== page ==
It gives me the opportunity to refer to the speech of the Minister for Justice, Equality and Law Reform, Deputy Brian Lenihan, and compliment him on funding another Garda diversion project in Brookfield in Tallaght in recent times. In the general election 160 days ago the people took a decision that they wanted a Government to continue to run the economy as it was run, which is why we have another Fianna Fáil-led Government. I am very confident that the Tánaiste and Minister for Finance, Deputy Cowen, will continue to do that job. If things are going to be difficult and challenging, we need to consider the areas that need funding. As Deputy Mansergh said, we must continue to fund sports complexes etc. to ensure we are laying the foundations for looking after communities and young people in particular so that in time we do not need to spend as much money on Garda diversion projects and on prison places. I know that case will always need to be made.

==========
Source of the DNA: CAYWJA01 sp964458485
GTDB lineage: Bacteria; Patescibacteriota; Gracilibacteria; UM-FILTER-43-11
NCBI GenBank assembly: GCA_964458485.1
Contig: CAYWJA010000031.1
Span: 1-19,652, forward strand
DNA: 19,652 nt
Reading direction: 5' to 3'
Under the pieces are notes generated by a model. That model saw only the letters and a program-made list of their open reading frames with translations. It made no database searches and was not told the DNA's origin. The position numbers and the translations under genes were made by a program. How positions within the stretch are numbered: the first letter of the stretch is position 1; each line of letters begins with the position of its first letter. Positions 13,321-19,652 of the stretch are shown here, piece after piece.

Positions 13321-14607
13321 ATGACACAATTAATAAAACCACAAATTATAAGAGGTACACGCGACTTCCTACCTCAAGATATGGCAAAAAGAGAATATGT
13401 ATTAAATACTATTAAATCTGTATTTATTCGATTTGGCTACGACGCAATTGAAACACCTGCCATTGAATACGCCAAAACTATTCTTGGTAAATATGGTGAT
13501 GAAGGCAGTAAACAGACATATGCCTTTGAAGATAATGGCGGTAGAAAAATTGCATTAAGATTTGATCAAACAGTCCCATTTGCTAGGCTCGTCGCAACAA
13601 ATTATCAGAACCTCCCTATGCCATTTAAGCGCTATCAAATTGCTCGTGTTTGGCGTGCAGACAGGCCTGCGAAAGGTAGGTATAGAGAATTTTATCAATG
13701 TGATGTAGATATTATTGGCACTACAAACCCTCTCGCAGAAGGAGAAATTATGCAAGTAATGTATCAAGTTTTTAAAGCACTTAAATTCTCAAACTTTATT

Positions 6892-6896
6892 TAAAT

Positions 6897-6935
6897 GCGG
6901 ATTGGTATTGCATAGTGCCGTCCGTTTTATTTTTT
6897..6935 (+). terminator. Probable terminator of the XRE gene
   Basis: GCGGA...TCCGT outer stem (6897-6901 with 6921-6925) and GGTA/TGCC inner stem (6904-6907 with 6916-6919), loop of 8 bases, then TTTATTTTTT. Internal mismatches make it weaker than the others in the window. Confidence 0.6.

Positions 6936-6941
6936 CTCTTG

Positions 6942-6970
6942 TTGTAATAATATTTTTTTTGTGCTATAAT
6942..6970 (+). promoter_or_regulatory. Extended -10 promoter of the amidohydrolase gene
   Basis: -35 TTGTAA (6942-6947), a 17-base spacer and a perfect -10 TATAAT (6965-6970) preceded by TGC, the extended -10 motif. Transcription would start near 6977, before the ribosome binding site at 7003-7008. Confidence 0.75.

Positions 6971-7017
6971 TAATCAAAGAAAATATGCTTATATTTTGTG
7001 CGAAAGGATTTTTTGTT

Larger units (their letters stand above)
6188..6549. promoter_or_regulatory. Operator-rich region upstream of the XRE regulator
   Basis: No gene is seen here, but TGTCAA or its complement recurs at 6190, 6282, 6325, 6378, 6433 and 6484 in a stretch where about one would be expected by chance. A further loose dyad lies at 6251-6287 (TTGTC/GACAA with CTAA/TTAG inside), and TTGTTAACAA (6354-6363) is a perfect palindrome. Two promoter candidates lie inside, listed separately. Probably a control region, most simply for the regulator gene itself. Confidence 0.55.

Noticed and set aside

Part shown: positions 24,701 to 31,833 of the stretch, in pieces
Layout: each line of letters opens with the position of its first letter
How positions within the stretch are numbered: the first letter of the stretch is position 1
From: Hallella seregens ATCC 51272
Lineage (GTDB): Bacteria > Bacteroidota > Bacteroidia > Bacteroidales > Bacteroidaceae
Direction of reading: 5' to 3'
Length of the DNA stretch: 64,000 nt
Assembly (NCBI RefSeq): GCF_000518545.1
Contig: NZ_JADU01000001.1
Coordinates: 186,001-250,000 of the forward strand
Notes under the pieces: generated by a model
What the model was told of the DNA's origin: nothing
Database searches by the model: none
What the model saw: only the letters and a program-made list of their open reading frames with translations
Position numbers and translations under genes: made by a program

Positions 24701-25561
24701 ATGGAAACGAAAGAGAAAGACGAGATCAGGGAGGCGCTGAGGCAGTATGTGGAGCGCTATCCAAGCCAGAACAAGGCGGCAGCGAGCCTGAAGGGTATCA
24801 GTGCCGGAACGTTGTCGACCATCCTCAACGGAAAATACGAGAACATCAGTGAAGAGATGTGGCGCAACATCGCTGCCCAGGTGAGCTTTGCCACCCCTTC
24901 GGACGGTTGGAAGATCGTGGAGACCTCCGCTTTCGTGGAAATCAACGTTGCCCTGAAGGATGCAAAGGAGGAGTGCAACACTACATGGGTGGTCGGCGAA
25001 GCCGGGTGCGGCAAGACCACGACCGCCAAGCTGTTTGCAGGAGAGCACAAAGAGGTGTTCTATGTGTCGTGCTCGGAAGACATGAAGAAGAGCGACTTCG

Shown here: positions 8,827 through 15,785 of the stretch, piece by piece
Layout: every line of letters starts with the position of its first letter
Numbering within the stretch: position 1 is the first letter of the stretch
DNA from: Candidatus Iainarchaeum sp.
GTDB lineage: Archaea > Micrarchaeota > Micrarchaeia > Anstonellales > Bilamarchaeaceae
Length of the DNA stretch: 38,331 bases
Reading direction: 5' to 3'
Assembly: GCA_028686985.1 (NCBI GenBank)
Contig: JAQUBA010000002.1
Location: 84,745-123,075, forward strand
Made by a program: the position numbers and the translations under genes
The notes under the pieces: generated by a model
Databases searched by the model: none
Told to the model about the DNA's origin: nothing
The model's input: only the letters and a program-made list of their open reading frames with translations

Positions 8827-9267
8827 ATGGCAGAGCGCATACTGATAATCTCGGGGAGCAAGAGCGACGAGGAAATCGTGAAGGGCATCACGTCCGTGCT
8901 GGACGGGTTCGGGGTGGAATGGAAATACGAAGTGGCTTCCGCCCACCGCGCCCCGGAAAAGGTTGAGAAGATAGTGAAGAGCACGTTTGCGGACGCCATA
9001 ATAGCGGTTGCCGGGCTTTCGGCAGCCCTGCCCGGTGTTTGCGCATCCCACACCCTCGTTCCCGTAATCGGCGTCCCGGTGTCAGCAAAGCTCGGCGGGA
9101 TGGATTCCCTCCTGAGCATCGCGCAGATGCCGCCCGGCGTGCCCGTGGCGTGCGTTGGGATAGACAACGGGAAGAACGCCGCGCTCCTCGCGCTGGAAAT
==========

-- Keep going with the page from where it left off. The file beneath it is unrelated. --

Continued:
It is important for the education budget to remain as strong as possible. In all our communities, whether in Dún Laoghaire, Kerry or Dublin South-West, there are always schools that need redevelopment and renovations. There are always places that need new schools and certain places in my constituency have particular challenges in that regard for which moneys need to be made available. If things are tight we need to continue that.
I am sorry that the Minister of State, Deputy Noel Ahern, left. I welcome his appointment in the Office of Public Works. I have dealings with his office at the moment because it is important to proceed as soon as possible with the redevelopment of the Garda station in Tallaght. Tallaght has the third largest population centre in the country. I have often made the point that my constituency, which I share with the Minister of State, Deputy Conor Lenihan, has only one Garda station and it is time that was reviewed. I hope the Minister of State, Deputy Noel Ahern, will understand the need to proceed with the redevelopment of the Garda station in Tallaght. If that took place we could then concentrate on the bigger picture as far as policing in our communities is concerned. While every area will always seek more gardaí, the case for Tallaght is particularly strong and I am not afraid to say so.